New customers only

nR

Expires 12/31/10. No cash value. Not valid with other coupons or discounts. One coupon valid for all in your party.

so

Expires 12/31/10. No cash value. Not valid with other coupons or discounts. One coupon valid for all in your party.

Alpine Dental

am

Expires 12/31/10. No cash value. Not valid with other coupons or discounts. One coupon valid for all in your party.

FOR ONLY $14 EACH!

(541) 382-2281

illi

Skippers

$17.95 Not valid with other offers, take-out or groups over 6. Please present coupon. Expires 11/30/10.

NE Neff Rd.

with this coupon $170 value!

PRIME RIB, SALMON OR PRAWNS DINNER

COUPON VALID FOR PARTIES UP TO 6 PEOPLE

2078 NE Professional Ct.

W

Skippers

®

STEAK, LOBSTER & PRAWNS COMBO With choice of Soup, or Salad & Bread And either Baked Potato, French Fries, Rice or Vegetables

ALPINE DENTAL

NE

Skippers

®

1045 SE 3rd St • Bend • OR • 541-382-1711 www.carreramotors.com

)

SAVE $120 ®

4 BRANDS, A THOUSAND POSSIBILITIES

M O T O R S

(

Senior Meal Deal

$ 99

*Please present offer at time of write up. Not to be combined with other offers. Not redeemable for advertised specials, previous purchases, or cash. Offer good through November 1, 2010.

Got a nasty ache or pain that keeps haunting you and just won’t go away? Do you have trouble getting up from your chair because your back or hips feel stiff and sore? Does leg pain keep you up at night?

Chicken Caesar Combo with 22oz. fountain drink and chips

Open Late & We Deliver!

6.

$

Facing Drake Park

Find out why today! Call 541-312-4400 Donald A. Halcrow, DC

99

® ™

® ™

(541) 312-4400 • 365 NE Greenwood Ave, Suite 2 • Bend

Full Service Auto Care Specialists Foreign & Domestic Mechanical Repair

LUBE, OIL & FILTER SERVICE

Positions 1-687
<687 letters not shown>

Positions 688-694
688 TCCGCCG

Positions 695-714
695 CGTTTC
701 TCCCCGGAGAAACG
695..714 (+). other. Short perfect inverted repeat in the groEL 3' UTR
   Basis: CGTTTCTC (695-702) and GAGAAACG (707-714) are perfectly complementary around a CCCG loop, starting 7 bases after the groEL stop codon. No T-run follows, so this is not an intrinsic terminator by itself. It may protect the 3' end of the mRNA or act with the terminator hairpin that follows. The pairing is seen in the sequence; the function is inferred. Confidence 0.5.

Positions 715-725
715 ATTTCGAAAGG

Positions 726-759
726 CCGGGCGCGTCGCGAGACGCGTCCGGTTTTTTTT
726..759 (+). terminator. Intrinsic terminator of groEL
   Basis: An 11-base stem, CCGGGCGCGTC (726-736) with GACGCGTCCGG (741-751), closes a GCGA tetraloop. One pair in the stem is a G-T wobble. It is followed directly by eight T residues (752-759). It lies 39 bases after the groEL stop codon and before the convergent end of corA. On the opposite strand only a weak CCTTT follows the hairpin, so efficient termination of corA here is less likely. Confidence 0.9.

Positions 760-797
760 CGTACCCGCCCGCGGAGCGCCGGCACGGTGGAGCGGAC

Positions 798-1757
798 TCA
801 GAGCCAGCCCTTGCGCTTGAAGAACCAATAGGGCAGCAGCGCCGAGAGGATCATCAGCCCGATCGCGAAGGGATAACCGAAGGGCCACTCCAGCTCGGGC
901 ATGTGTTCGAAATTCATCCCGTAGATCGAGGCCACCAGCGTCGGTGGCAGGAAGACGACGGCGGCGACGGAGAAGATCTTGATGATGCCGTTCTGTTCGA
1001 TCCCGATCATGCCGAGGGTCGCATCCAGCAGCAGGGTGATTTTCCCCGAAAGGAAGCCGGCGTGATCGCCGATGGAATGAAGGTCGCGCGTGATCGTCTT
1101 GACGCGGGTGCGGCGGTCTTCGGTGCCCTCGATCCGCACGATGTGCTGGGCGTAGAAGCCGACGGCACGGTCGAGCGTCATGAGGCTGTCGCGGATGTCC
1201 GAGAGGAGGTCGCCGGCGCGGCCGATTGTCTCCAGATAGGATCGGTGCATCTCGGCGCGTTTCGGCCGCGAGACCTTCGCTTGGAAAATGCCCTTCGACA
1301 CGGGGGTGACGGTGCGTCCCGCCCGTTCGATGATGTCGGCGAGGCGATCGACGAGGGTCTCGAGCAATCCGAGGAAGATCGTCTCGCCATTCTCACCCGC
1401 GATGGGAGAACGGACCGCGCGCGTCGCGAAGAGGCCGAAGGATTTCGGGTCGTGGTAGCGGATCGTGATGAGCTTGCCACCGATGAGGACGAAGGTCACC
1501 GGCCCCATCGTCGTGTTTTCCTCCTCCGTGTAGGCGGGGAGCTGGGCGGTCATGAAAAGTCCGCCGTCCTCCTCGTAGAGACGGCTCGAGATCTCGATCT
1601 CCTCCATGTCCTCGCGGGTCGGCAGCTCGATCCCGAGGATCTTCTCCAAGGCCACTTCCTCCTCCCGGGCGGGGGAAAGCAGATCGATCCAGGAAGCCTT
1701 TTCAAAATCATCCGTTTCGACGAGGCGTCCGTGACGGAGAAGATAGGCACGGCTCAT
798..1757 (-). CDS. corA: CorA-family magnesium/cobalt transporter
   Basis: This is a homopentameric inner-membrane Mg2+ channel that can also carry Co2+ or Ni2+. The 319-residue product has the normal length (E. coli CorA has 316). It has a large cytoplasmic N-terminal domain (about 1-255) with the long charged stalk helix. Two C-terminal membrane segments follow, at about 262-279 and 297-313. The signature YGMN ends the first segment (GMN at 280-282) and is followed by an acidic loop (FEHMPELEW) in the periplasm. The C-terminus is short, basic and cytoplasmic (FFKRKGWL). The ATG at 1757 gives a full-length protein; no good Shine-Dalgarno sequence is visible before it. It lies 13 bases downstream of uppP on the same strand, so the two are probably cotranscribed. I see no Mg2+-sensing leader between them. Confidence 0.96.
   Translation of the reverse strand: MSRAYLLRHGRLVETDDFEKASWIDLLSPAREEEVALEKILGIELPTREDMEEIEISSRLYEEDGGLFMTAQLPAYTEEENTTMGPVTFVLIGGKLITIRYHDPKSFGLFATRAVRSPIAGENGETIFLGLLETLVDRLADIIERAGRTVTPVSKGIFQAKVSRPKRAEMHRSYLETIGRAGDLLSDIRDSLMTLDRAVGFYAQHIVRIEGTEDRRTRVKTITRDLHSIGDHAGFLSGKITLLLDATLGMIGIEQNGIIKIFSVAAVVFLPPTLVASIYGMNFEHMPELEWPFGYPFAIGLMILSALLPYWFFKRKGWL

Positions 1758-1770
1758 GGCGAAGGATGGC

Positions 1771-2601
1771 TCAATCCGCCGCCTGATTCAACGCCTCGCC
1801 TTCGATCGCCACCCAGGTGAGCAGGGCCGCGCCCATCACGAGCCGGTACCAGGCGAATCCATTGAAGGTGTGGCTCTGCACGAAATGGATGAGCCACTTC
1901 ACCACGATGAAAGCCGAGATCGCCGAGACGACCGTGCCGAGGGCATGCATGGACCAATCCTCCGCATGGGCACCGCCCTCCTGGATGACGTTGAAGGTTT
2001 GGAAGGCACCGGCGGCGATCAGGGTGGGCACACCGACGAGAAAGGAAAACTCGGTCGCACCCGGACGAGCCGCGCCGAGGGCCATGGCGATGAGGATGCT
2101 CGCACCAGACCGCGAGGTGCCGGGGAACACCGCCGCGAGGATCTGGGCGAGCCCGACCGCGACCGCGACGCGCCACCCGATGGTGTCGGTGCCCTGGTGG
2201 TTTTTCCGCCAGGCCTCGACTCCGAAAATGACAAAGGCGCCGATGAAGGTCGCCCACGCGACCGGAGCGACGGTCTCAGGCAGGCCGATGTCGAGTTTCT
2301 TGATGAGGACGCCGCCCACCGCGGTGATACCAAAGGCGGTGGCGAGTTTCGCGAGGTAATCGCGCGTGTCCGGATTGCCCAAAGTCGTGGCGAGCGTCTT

Downtown Bend 806 NW Brooks St. Suite 110 p (541) 389-PITA f (541) 389-8585

• Includes up to 5 quarts of Napa Oil and oil filter • Vehicle safety inspection • FREE tire rotation ALL FOR ...

$

*Limited number available at this price. Only available from Central Oregon office.

On Your Site, On Time, Built Right

*

24.95

*Present coupon at time of service. Expires October. 31, 2010

902 SE Textron Dr • Bend • 541.382.7911

Coupon required. Exp. 10-31-10. Offers cannot be combined.

$75,900 $71,900 (limited time)*

WITH FREE TIRE ROTATION

www.stevesautomotiveofbend.com

646 S.W. RIMROCK • REDMOND, OR

Take your lunch and stuff it.

Central Oregon (800) 970-0153

MONEY-SAVING COUPONS! Lube, Oil, Filter & Tire Rotation

$

99

29

• Chassis Lube • Wash Exterior Front • New Oil Filter Window • Up to 5 Qts of 5W30 • Vacuum Front Kendall Synthetic Blend Floorboards • Tire Rotation • Top off most Fluids under the hood Most cars & light trucks. 3/4 & 1 Ton may require extra fee. Expires 11/01/10

Install new disc pads/shoes, resurface drums/rotors. Most cars per axle. Ceramic or carbon metallic pads extra if required. Starting at

$

99

119

Corner of Indian Ave. & SW 15th Redmond

Bearing Repack Extra

Most cars & light trucks. Expires 11/01/10

GOODYEAR AUTO CARE | 61343 S. HWY 97 • BEND • 541-388-4189

541-923-1636 www.intuneredmond.com

SW 17th Street

We Use Synthetic Oil Blend Motor Oil

BRAKE MAINTENANCE

10% OFF ALL OF NOVEMBER 2010


C

C

THE BULLETIN • COMMUNITY SAVINGS

THE BULLETIN • COMMUNITY SAVINGS

SAVE SOME MONEY & TAKE ADVANTAGE OF THESE GREAT DEALS OFFERED BY OUR LOCAL BUSINESSES!! STEAK, LOBSTER & PRAWNS COMBO

PRIME RIB, SALMON OR PRAWNS DINNER

$17.95

FOR ONLY $14 EACH! With choice of Soup, or Salad & Bread And either Baked Potato, French Fries, Rice or Vegetables

With choice of Soup, or Salad & Bread And either Baked Potato, French Fries, Rice or Vegetables

COUPON VALID FOR PARTIES UP TO 6 PEOPLE

COUPON VALID FOR PARTIES UP TO 6 PEOPLE